If you look back, you’ll notice the titles of my recent posts seem to have a common theme: music, rhythm, and now harmony. I’ve been relating those themes to our writing.
Much of this past weekend has been spent with family. Four generations of one branch came together to celebrate Easter at our son’s home. My hubby and I were the oldest; this smiling wee miss was the youngest. In fact, at just eighteen months, she is currently the youngest member of our entire clan.
When I reflect on the weekend, after the cross and resurrection, I think of family. It’s hard not to remember the food, too — turkey and ham with all the trimmings that accompany a sumptuous meal, mugs of coffee and multiple desserts. The next day’s leftovers were unforgettable, too — a help-yourself lunch with heaped plates taken out on the deck to consume in the warm sunshine. And at random moments there were always chocolate morsels to unwrap and pop into one’s mouth.
After the church services, with their prayers, praise and singing, there was a dishwasher to be loaded, emptied, loaded and emptied again, and pots to wash. There were repeated attempts to convince the dog to stay out of the kitchen, bubble blowing sessions on the front porch, and storybooks read by conscripted aunts and uncles, and, inevitably, the usual spills to wipe up before someone walked through them.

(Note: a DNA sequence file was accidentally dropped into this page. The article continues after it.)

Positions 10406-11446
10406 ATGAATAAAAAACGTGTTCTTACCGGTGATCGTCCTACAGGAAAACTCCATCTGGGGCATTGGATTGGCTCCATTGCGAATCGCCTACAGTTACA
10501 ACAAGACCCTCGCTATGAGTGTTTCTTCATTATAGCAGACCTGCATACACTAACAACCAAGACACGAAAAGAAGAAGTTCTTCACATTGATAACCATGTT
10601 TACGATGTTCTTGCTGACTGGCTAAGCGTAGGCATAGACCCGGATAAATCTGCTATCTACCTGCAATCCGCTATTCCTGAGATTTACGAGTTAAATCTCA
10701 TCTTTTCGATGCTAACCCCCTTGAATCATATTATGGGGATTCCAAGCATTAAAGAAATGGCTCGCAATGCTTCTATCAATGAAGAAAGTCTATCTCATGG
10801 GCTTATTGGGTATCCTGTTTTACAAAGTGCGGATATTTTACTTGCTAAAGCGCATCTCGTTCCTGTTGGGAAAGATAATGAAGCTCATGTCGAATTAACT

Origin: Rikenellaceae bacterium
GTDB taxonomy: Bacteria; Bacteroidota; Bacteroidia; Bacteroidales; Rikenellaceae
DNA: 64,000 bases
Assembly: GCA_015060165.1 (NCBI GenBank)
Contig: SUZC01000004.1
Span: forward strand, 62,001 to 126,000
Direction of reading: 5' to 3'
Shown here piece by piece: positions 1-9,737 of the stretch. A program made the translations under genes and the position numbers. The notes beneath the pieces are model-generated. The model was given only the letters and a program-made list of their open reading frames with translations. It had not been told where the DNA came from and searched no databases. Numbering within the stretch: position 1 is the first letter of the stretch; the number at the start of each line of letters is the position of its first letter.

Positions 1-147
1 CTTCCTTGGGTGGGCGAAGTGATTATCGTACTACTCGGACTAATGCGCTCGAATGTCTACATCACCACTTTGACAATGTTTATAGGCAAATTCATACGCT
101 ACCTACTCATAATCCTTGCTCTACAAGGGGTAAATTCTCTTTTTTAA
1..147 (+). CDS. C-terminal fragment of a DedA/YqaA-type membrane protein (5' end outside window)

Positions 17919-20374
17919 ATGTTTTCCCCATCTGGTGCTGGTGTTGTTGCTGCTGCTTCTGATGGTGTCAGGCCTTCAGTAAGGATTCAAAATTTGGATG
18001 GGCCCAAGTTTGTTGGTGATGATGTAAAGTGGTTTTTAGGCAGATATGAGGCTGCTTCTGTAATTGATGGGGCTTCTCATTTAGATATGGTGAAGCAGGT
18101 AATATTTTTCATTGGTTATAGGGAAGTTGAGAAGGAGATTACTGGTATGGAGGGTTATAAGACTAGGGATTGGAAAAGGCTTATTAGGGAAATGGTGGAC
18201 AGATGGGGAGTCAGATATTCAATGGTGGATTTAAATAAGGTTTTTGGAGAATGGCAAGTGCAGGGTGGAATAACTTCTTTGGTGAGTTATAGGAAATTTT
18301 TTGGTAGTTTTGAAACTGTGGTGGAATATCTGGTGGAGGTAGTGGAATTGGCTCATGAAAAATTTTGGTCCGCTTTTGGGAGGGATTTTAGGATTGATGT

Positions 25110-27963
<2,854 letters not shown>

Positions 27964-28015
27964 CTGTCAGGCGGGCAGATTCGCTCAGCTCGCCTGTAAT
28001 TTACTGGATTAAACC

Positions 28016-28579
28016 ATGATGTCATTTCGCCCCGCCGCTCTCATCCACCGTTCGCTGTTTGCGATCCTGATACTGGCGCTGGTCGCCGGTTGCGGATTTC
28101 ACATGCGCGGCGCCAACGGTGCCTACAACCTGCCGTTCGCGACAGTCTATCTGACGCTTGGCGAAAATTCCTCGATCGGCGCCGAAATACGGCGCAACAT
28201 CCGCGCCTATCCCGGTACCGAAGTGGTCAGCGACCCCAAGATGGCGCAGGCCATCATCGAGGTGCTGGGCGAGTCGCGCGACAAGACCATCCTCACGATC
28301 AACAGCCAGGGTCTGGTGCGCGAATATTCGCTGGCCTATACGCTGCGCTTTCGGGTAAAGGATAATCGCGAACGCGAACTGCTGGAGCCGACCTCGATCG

It was typical family stuff, but it was memorable because of the harmony. Good-natured banter, frequent hugs and laughter. Our faith and a common appreciation of the Easter events that drew us together. It was a weekend warmed by love and harmony.
Harmony is hard to define. In music we think of a pleasing blend of sounds or the absence of discord. There is a comfortable sense of balance when the parts meld into the whole. In real life it’s all that, and more, but what about in our writing? How is harmony achieved by words? I believe it’s one of those illusive things, like voice, that we can’t easily describe but must experience. We know it’s been achieved when a story leaves us satisfied.
Is harmony something you strive for in your writing? Harmony can be expected in the romance and inspirational genres, but do you think it needs to be present in others? In mysteries? In science fiction?
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